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Abstract Detail


Evolution on Islands: a colloquium to honor the careers of Daniel Crawford and Tod Stuessy

Jansen, Robert [1], Gruenstaeudl, Michael [2], Hawkes, Christine [3], Santos-Guerra, Arnoldo [4].

Phylogenetic relationships of Tolpis and Diversification between Plants and their Associated Arbuscular Mycorrhizal Fungi in Macaronesia.

Tolpis (Asteraceae) has been used as a model system in several investigations on the evolution of oceanic island plants. Its insular species were utilized in studies of artificial hybrid fertility, the validity of Baker's law, the application of DNA barcodes or the phylogenetic utility of microsatellites. Despite this considerable interest in Tolpis as a model genus, the phylogenetic history of the genus remains unresolved. Past investigations were unable to reliably resolve interspecific relationships,especially within the Canary Islands, where the genus is particularly diverse. Limited taxon sampling, the use of ambiguous outgroups and the use of popular but slowly-evolving plastid DNA markers limited resolution of relationships in the genus. We present a comprehensive molecular phylogeny of Tolpis by utilizing highly-variable nuclear DNA markers, a closely related outgroup and a comprehensive taxon set. Ribosomal as well as low-copy nuclear loci were utilized as DNA markers, combining high genetic variability with the ability to recover traces of reticulate evolution.Our results highlight the complexity of evolutionary history of Tolpis - a circumstance likely shared by many other island lineages: (a) the extant distribution of the genus was formed via two independent colonization pathways,(b) the genus has colonized archipelagoes multiple times, (c) its present insular diversity is the product of adaptive radiations, (d) species that nowadays inhabit different islands and different archipelagoes have once been in close enough proximity to have hybridized, (e) a re-colonization of the continent may have led to today's mainland taxa, and (f) several as-of-yet undescribed species await taxonomic recognition. We are currently sequencing complete plastid genomes for all species of Tolpis to develop an independent estimate of phylogenetic. Furthermore, we are using Tolpis todetermine relative importance of phylogenetic history, ecology, and geography for the evolution of plant-AM relationships. Based on our preliminary data, we conclude that there are non-random associations in arbuscular mycorrhizal fungi of Macaronesia. Three drivers of non-random AM formation, ecology, geography, and phylogeny, appear to have contributed to AM fungal diversification in these islands.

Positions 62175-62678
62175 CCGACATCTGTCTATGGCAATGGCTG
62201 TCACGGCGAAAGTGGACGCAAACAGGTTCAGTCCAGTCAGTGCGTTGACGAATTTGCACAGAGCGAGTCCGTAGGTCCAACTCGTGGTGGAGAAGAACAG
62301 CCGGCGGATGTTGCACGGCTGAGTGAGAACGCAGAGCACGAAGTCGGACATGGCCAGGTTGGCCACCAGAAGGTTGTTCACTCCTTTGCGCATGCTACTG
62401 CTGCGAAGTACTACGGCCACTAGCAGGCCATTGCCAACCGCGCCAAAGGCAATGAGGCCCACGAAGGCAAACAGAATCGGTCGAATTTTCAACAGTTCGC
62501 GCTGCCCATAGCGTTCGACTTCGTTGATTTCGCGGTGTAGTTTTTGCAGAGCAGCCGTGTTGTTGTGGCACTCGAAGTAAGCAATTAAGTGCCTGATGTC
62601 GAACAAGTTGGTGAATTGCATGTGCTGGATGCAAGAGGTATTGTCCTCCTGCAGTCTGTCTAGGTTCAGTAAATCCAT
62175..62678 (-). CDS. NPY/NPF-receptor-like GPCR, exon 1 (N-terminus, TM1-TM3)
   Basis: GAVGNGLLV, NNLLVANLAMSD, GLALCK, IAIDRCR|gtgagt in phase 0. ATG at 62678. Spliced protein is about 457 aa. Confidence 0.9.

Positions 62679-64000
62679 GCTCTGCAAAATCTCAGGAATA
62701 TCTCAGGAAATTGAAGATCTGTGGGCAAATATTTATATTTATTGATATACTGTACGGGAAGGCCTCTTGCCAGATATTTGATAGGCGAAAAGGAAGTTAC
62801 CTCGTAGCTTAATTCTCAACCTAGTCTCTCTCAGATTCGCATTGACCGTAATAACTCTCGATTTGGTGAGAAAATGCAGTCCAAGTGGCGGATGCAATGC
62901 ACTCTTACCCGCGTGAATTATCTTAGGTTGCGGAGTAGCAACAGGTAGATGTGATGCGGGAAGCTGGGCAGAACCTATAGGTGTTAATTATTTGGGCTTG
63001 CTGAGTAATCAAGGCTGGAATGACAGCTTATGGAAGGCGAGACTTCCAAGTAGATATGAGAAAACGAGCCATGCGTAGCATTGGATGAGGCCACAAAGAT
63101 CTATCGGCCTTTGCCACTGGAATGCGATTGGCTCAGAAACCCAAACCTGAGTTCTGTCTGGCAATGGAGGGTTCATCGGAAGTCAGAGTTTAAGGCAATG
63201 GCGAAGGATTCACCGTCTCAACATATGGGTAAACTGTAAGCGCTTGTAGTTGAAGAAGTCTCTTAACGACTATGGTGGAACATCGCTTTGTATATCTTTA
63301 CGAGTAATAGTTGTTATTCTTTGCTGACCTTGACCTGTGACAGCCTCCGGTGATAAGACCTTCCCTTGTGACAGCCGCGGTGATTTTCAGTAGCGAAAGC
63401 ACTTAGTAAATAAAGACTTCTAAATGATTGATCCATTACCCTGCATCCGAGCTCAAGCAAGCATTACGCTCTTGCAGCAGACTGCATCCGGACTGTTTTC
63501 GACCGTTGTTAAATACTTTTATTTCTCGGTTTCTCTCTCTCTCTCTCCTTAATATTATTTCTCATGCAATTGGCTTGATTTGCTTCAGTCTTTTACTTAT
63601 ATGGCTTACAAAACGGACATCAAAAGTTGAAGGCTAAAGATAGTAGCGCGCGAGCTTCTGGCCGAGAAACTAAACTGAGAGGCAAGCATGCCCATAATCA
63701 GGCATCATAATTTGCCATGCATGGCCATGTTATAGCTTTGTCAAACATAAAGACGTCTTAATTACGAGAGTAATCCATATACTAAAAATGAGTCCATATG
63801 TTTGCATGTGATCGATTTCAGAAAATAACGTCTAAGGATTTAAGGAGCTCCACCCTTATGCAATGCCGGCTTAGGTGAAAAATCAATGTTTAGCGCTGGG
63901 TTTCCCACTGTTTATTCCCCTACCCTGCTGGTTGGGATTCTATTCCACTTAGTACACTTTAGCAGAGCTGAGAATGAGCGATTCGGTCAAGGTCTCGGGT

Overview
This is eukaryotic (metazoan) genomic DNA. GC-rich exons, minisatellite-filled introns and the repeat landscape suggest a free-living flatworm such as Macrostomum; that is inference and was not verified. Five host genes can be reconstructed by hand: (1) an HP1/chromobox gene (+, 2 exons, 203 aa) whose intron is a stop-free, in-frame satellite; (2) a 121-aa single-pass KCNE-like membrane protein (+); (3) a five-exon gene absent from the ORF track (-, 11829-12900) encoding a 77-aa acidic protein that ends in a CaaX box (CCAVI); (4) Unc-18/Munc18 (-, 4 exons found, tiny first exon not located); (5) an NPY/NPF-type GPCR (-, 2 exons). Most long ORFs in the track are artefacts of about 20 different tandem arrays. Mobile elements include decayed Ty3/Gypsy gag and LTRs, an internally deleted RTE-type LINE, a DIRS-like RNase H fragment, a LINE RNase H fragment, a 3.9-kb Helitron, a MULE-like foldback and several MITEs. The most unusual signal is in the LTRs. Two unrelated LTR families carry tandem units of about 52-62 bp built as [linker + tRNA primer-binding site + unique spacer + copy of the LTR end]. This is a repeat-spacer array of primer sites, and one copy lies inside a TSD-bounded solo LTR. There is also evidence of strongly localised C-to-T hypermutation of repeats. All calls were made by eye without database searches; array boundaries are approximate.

Broader Impacts:


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1 - University Of Texas, Section Of Integrative Biology, Biological Laboratory 404, 2401 Whitis Avenue, Austin, TX, 78712, USA
2 - University Of Texas At Austin, Integrative Biology, 1 University Station C0930, Austin, TX, 78713, USA
3 - University Of Texas At Austin, Section Of Integrative Biology, 1 University Station C0930, Austin, TX, 78712
4 - Jardin de Aclimatacion de La Orotava, La Orotava, Tenerife, Spain

Keywords:
islands
Macaronesia
AM fungi
Tolpis
Asteraceae.

Presentation Type: Symposium or Colloquium Presentation
Session: C5
Location: Franklin A/Hyatt
Date: Wednesday, July 11th, 2012
Time: 10:45 AM
Number: C5009
Abstract ID:288


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